Obamas Head To Connecticut As Tight Governor's Race Nears Close
MELISSA BLOCK, HOST:
On Tuesday, 36 states will choose a governor, and we've been checking in on some of the really tight races in Wisconsin, Colorado. Today, we go to Connecticut. Polls show the Democratic incumbent Gov. Dannel Malloy in a virtual tie with his Republican challenger, businessman Tom Foley. Daniela Altimari is covering the race for the Hartford Courant. Thanks for joining us.
DANIELA ALTIMARI: Hi.
BLOCK: And this is a rematch, right? These two men faced off four years ago. Dannel Malloy only beat Tom Foley by a tiny, tiny margin - 6,400 votes. Do you expect much the same nail-biter of an outcome this time?
ALTIMARI: It's looking that way. It's looking - it's going to be just as close.
BLOCK: And we should mention there is a third party independent candidate, Joseph Visconti. Does he seem to be drawing voters equally from both sides?
ALTIMARI: Yes, he is polling at about 7 percent, according to a poll that came out this week. He appears to be drawing more from Tom Foley, the Republican, than from Gov. Malloy, but we really don't know what kind of a role he's going to play. He could certainly be a factor if the race is as close as it seems to be.
BLOCK: Well, if you listen to these candidates on the stump, if you watch their TV ads, which I'm sure you're getting bombarded with, what are the main themes?
ALTIMARI: Well, neither of them are really very likable. The Connecticut electorate has never really warmed to the governor, Dan Malloy. He has a generally pretty high unfavorable rating. Tom Foley was largely unknown to voters, even though he did run in 2010. The governor has succeeded in tearing him down, as well, and bringing up his negatives.
BLOCK: One other thing that's emerged in this campaign, I gather, Daniela, is the fact that the Republican Tom Foley, who's a very wealthy businessman, has paid virtually no income taxes over the last several years.
ALTIMARI: Yes, that's correct, and that's emerged as a major theme for the Democrats. They have really taken a page from the Barack Obama playbook and tried to portray Tom Foley as being somebody who's out of touch with the concerns and needs and lives of everyday voters in Connecticut. They have really made the tax issue a cornerstone of their campaign against him.
BLOCK: And what about the economy overall in Connecticut?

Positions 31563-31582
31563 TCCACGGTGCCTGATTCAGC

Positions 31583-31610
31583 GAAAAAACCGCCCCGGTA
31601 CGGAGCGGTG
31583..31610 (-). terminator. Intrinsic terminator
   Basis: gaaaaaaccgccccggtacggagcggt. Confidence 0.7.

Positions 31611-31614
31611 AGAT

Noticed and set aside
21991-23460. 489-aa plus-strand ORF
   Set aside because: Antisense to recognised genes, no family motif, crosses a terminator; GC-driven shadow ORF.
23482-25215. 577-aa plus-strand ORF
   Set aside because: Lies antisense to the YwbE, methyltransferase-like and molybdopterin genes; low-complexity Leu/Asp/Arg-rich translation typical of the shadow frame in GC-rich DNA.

ALTIMARI: Well, the state has lagged behind the nation by a lot of measures, in terms of economic recovery. We just had a jobs report that was actually a little bit stronger, so that's given the governor something strong to point to. But still, a lot of people in Connecticut are hurting. For a lot of people, their incomes haven't kept pace. They're feeling a squeeze. That's a phrase Tom Foley has continued to hammer - the big squeeze. He points to the tax increases that the governor has had to enact to help balance the budget, and that's been one of his strongest messages.
BLOCK: Gov. Malloy was very much in the news after the Sandy Hook Elementary School shootings two years ago. He pushed for and signed new gun control laws in Connecticut. Is gun control on voters' minds this year? Is that cited as one of the main issues?
ALTIMARI: It's hard to say. The governor has really tried to remind folks, not so much of Sandy Hook, but just of his leadership in general, whether the crisis is a school shooting or a tropical storm or any other type of natural disaster. Tom Foley has gotten the endorsement of some gun rights groups in the state. They're running ads against the governor on his behalf. But he's really tried to keep the message on the economy.
BLOCK: Is there a lot of outside money coming into this race?
ALTIMARI: There's been a huge influx of outside money into this race. It's actually kind of surprising. Connecticut has public financing. Each of these candidates are receiving taxpayer funds - about $6.5 million of taxpayer money. The aim of that program is to make elections clean and to take out the influence of outside money, but that really hasn't happened. You're seeing all kinds of outside groups - the Democratic Governors Association, the Republican Governors Association and a whole host of other groups - pouring money into the race - about $15 million so far.
BLOCK: That's Daniela Altimari. She's covering the gubernatorial race in Connecticut for the Hartford Courant. Daniela, thanks so much.
ALTIMARI: Thank you.
NPR transcripts are created on a rush deadline by Verb8tm, Inc., an NPR contractor, and produced using a proprietary transcription process developed with NPR. This text may not be in its final form and may be updated or revised in the future. Accuracy and availability may vary. The authoritative record of NPR’s programming is the audio record.